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Report: Russia blocks Polish senator from Nemtsov rites

The speaker of Poland's Senate says Russia won’t let him attend the funeral of an opposition activist murdered Friday. Boris Nemtsov's girlfriend says she did not see the killer who gunned him down right beside her.

Russia denied entry to Polish Senate Speaker Bogdan Borusewicz to attend the funeral of

opposition leader Boris Nemtsov

, who died instantly Friday after several shots hit him, making him the

most prominent opposition figure murdered

during President Vladimir Putin's 15-year rule.

"I wanted to pay respect to the slain Boris Nemtsov and to all Russians who think like him," said Borusewicz, a key Solidarity dissident during Poland's years yoked to Soviet-style communism. Polish President Bronislaw Komorowski, also a Solidarity figure, called "difficult to understand and accept" Russia's decision to deny Borusewicz entry.

Lithuanian Foreign Minister Linas Linkevicius will attend Nemtsov's funeral. Former Foreign Minister Sandra Kalniete will represent Latvia. However, a Latvian member of the European Parliament said on Monday that she, too, had been denied entry to Russia for the funeral. Since the end of Soviet communism, the two nations and Poland have joined both the European Union and NATO, and officials from the three countries have vocally criticized Russia's 2014 annexation of Ukraine's Crimean peninsula.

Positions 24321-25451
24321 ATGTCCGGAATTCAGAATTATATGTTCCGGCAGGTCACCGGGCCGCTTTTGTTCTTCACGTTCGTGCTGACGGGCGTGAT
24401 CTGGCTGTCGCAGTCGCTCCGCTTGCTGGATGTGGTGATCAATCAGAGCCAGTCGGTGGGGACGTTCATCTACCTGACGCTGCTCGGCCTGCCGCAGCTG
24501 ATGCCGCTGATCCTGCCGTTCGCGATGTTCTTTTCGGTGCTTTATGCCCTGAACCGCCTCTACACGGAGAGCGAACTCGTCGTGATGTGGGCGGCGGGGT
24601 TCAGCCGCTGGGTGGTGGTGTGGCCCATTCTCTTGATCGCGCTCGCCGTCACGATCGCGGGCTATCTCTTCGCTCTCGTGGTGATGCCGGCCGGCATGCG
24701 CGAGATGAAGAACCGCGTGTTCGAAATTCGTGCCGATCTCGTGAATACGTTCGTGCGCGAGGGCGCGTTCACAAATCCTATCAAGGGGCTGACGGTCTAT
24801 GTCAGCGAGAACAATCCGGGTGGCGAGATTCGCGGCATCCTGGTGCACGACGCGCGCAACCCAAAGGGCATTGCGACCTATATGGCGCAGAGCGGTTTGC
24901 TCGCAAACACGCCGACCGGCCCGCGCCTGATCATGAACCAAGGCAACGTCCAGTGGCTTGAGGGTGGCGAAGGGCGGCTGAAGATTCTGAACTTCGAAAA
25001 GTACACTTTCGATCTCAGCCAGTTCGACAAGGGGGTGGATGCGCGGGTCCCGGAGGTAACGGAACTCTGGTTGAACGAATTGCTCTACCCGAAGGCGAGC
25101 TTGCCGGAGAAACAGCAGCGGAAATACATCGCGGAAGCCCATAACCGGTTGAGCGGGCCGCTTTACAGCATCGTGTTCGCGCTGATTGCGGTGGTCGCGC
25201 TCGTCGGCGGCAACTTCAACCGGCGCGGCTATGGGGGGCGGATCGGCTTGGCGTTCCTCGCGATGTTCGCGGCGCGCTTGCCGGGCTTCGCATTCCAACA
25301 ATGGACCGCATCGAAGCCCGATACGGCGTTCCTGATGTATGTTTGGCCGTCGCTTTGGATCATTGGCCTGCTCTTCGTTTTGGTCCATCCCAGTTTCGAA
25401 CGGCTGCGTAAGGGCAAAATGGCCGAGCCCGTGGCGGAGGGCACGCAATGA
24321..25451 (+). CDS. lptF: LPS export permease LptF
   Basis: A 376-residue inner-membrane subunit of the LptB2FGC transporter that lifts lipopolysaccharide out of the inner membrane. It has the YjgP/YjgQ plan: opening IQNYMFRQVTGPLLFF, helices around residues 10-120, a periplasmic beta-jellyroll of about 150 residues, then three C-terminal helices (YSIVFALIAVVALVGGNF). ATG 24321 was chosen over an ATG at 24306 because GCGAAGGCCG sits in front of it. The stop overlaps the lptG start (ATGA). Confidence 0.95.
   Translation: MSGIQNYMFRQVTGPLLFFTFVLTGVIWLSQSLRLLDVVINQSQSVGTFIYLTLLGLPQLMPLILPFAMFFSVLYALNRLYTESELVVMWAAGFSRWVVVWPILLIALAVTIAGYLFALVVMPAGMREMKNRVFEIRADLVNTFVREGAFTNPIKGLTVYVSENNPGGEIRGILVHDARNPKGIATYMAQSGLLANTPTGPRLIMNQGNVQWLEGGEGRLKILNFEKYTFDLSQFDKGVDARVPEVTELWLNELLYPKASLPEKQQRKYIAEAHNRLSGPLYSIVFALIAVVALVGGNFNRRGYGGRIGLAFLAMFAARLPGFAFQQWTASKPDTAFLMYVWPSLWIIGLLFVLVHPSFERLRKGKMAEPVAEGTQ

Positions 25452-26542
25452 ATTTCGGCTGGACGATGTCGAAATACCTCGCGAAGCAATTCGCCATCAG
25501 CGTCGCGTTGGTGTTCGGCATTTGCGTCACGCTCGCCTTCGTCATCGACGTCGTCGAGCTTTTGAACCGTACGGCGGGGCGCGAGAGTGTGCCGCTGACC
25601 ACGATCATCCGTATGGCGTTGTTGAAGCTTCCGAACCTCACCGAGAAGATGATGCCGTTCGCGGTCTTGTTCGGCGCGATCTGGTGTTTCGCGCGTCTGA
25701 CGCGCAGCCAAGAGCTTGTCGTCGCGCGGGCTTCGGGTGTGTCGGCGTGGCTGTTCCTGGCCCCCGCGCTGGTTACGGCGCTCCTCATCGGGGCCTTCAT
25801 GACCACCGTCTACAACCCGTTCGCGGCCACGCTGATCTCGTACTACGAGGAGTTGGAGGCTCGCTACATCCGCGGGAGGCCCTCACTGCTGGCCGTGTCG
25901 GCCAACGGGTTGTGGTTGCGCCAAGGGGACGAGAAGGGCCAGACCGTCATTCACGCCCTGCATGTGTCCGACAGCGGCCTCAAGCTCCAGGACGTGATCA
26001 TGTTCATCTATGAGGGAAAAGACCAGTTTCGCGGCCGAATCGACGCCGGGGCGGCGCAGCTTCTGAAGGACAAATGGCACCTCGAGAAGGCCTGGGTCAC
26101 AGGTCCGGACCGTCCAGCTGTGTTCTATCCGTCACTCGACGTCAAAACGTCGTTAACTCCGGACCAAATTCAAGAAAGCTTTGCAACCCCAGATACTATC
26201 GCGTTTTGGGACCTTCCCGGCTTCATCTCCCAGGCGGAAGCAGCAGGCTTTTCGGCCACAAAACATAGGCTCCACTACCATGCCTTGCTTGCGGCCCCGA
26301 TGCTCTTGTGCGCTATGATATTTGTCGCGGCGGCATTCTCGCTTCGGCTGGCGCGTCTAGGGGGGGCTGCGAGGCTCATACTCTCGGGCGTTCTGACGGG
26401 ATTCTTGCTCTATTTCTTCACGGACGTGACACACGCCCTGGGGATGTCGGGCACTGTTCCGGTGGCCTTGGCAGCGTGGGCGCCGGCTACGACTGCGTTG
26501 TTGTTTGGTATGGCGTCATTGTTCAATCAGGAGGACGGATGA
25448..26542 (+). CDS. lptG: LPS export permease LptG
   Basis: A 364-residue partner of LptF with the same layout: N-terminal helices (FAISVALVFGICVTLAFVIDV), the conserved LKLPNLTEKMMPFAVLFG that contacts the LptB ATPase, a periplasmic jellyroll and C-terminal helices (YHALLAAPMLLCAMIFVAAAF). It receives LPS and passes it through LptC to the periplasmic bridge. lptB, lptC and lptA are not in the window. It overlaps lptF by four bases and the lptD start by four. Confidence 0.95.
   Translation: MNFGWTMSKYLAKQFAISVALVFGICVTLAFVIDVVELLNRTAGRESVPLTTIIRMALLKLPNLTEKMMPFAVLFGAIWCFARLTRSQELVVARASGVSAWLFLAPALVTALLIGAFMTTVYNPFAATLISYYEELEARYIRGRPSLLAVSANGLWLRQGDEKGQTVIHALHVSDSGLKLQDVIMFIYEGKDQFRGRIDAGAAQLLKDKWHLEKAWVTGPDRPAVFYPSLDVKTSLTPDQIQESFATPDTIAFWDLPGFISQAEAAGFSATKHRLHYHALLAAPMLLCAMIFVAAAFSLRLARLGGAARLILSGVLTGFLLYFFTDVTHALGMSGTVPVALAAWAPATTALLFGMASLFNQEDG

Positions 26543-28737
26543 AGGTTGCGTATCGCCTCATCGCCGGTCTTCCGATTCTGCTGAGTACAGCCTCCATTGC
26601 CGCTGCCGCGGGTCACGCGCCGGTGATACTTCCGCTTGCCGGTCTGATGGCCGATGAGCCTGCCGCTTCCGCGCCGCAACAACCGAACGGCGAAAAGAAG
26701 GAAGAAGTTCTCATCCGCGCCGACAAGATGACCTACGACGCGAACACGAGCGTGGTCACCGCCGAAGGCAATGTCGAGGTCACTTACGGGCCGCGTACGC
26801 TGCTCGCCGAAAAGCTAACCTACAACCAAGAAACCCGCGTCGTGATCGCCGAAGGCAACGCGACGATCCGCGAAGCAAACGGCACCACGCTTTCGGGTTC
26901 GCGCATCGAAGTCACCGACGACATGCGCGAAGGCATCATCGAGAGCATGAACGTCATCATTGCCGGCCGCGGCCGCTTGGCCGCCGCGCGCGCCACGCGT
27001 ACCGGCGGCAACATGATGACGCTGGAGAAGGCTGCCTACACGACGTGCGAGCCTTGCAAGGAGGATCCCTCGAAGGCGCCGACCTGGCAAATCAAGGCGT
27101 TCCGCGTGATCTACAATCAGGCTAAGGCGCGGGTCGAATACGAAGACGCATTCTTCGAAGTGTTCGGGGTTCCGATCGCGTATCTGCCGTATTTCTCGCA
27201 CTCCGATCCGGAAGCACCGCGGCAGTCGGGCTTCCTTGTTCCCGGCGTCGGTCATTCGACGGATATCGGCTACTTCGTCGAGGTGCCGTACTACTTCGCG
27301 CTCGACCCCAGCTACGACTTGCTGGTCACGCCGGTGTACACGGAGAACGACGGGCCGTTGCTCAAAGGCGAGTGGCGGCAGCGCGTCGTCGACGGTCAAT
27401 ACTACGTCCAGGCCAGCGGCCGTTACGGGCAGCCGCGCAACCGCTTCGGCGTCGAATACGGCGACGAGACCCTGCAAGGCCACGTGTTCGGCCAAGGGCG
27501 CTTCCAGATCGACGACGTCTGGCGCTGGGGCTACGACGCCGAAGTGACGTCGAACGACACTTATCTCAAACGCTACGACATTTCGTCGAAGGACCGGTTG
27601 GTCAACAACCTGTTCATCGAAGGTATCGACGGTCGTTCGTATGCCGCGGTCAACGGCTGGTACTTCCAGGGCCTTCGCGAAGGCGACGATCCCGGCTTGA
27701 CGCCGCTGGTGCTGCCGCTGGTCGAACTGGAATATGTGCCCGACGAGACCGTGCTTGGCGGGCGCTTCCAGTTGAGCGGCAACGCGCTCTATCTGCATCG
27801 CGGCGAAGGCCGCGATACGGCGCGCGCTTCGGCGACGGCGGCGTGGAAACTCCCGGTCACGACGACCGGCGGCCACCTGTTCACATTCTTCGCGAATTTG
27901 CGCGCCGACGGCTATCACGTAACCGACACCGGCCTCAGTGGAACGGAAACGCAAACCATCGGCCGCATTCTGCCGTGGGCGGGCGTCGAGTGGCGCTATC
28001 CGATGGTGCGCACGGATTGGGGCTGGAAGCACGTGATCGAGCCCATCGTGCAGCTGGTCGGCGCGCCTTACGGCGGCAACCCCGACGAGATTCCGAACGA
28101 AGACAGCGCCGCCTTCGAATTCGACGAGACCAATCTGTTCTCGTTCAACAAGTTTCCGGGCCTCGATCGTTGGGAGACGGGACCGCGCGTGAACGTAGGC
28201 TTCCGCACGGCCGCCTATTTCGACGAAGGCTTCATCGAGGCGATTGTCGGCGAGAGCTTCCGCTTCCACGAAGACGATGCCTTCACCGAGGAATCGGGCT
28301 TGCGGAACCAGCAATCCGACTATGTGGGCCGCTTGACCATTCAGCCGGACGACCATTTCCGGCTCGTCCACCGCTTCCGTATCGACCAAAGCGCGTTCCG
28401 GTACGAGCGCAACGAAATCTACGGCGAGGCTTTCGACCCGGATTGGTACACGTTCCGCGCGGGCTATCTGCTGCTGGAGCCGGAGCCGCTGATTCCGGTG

Putin says he has

taken control of the investigation

into the murder of the former deputy prime minister. The United States has

called for an independent inquiry

in the wake of the murder.

‘Difficult psychological position'

On Monday, the Ukrainian fashion model Anna Duritskaya said she had little recollection of what happened in the moments after the unknown assailant shot Nemtsov dead on Friday night. She told the online news channel Dozhd that she had not noticed anything suspicious as the couple had dined at a restaurant overlooking Red Square just before Nemtsov's murder. It had not occurred to her that someone might follow them as they headed across the river toward Nemtsov's apartment.

"I saw no one," Duritskaya said. "I don't know where he came from. He was behind my back." She added that Russian officials had questioned her without a lawyer and continuously monitored her since the 55-year-old opposition activists death: "They are physically not allowing me to go anywhere without them."

Duritskaya was later allowed to leave Russia, arriving in Ukraine shortly after midnight on Tuesday.

Putin, who considers the killing a "provocation," will not attend the funeral. On Monday, Russian Foreign Minister Sergei Lavrov warned that the opposition must not try to score points over the murder.

"The attempt to use the heinous killing of Boris Nemtsov for political purposes is a sacrilege," Lavrov said on Monday. "We must prevent any politicization of the human rights agenda, or worse allowing it to be used as a tool for fueling confrontation," he added, addressing the UN Human Rights Council in Geneva.

On Sunday,

activists marched in Moscow

to protest the murder.

mkg/jil (Reuters, AFP, dpa, AP)

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